Guards testified that Jackson started the escape attempt when he pulled a smuggled 9-mm pistol from under his 6-inch-high Afro hairdo and fatally shot two correctional officers.
Correctional Officer Urbano Rubiaco Jr. survived to later testify that Pinell used a knife made of razor blades embedded in a toothbrush handle to slash Rubiaco's neck.
"He said 'I love you pigs' and then he cut my throat," Rubiaco said. He was one of two guards taken hostage by 25 inmates who were released from their cells during the escape attempt.
Correctional Sgt. Frank McCray testified that he and other guards were blindfolded, bound and piled into a cell, where McCray said his throat also was cut while other guards were shot and strangled.
A jury eventually acquitted Jackson's lawyer, Stephen Bingham, a grandson of former Connecticut Gov. Hiram Bingham, of smuggling in the gun.
Pinell and five other inmates became known as the San Quentin Six. Only one, 61-year-old William "Willie" Tate, remains in prison, at the Correctional Training Facility in Soledad.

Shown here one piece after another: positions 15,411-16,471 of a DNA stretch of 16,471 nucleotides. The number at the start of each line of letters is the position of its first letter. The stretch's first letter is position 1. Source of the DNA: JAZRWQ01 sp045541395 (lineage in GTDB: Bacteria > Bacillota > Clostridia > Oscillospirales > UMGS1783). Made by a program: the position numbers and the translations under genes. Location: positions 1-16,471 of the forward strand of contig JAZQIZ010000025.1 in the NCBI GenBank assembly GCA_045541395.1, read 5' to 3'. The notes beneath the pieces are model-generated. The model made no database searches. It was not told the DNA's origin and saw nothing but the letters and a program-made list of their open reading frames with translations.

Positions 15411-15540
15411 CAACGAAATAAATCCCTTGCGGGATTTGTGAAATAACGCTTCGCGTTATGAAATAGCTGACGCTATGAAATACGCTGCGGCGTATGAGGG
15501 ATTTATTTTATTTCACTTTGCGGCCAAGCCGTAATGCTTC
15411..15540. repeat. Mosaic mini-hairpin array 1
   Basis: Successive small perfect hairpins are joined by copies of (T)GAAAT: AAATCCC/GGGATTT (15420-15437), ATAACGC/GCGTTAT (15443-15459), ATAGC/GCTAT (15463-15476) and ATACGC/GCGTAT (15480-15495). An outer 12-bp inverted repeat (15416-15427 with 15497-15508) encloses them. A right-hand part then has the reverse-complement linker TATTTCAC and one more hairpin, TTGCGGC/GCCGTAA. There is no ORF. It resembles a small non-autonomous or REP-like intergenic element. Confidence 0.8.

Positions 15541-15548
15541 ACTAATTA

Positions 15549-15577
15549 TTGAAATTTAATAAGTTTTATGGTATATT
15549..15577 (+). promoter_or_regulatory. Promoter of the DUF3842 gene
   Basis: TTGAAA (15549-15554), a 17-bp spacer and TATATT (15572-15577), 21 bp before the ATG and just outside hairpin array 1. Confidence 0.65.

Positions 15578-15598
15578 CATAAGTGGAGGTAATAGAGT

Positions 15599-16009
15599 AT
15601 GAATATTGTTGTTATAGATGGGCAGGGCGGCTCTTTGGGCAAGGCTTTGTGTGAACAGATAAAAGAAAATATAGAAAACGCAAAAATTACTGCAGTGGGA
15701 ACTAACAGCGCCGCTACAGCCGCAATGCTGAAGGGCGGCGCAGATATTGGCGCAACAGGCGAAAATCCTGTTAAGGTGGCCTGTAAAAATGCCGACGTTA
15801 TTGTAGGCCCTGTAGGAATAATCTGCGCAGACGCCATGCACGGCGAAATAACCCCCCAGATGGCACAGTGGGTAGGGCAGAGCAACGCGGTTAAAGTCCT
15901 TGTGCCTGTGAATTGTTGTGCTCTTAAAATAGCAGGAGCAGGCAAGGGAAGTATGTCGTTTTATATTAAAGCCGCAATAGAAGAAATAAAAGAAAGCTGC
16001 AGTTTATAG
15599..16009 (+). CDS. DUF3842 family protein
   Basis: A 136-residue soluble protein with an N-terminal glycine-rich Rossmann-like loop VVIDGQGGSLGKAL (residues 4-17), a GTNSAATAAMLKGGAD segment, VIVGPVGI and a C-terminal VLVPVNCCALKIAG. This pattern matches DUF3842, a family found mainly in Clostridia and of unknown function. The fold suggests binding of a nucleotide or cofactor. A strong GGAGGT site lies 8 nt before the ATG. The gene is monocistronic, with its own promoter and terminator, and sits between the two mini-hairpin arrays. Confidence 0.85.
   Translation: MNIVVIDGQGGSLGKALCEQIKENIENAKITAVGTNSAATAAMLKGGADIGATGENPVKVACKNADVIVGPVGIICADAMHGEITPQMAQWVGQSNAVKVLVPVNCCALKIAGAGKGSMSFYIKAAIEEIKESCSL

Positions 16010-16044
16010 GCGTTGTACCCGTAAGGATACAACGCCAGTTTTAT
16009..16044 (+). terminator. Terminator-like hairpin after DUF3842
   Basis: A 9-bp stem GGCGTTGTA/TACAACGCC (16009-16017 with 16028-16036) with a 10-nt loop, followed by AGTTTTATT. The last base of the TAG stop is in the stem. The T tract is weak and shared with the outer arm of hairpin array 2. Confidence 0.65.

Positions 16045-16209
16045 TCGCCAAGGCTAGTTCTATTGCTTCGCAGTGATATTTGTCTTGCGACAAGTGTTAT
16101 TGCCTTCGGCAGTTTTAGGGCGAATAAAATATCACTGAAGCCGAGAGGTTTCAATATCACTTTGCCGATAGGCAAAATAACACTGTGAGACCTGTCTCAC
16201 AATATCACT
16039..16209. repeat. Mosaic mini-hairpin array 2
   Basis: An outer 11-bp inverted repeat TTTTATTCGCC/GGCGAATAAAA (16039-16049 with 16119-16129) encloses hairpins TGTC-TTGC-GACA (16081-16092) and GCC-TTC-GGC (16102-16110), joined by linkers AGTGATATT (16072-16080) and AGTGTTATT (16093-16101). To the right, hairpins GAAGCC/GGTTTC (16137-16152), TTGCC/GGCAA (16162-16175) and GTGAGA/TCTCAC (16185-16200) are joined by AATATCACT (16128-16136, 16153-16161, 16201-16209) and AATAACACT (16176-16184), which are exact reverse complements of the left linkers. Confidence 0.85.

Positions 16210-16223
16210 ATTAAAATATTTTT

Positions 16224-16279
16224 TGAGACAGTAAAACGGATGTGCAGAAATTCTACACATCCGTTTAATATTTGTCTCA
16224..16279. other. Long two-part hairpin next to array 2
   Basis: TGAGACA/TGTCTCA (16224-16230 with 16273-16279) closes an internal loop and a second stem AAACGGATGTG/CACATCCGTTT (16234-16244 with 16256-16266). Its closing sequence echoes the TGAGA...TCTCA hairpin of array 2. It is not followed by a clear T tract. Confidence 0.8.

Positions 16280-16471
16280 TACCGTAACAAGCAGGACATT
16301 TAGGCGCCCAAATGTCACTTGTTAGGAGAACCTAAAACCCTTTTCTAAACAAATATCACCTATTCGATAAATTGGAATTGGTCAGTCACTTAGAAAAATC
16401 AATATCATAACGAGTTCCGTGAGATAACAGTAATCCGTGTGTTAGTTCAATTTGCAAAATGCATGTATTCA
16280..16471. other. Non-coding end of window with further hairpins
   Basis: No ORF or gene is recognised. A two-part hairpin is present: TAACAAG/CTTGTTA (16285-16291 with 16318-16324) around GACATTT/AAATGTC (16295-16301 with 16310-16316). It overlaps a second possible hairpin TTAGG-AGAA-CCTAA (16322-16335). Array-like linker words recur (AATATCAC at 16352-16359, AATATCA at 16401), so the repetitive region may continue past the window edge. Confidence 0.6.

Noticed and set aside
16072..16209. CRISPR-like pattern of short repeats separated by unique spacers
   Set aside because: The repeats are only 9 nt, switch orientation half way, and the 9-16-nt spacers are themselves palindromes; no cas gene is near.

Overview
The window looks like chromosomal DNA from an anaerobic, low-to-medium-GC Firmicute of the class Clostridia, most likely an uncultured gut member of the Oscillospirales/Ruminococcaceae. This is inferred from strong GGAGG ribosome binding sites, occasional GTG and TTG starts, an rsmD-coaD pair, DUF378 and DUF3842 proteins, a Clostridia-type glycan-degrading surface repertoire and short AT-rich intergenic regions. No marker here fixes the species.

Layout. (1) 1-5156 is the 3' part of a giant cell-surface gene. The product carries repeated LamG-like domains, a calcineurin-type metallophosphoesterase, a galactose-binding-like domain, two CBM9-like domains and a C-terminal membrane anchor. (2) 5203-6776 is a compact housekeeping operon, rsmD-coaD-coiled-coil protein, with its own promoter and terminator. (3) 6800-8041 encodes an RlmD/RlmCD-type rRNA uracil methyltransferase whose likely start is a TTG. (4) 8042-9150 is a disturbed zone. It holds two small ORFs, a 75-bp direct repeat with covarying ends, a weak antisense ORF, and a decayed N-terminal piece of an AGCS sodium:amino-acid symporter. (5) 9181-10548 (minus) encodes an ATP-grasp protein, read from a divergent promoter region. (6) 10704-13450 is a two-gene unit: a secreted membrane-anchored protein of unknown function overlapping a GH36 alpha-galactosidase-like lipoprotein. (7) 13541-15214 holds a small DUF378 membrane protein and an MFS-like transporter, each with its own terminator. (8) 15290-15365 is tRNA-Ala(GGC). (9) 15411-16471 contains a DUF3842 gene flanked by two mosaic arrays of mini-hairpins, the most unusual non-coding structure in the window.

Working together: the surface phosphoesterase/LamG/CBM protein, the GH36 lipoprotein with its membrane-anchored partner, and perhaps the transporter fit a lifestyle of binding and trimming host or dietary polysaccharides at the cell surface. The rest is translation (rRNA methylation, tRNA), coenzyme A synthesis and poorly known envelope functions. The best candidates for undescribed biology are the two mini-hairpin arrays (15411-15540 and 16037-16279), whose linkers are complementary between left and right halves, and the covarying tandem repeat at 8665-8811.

The others were freed years ago: Fleeta Drumgo and Luis Talamantez in 1976, Johnny Larry Spain in 1991 and David Johnson in 1993.
Pinell was initially sent to prison in 1965 to serve a life sentence for a San Francisco rape. He was given a second life sentence for killing Correctional Officer R.J. McCarthy in 1971 at the Soledad prison.
He was given a third life sentence for the San Quentin escape attempt after he was convicted of assaulting two correctional officers.
Prisoners remained locked in their cells as officers investigated Wednesday's disturbance.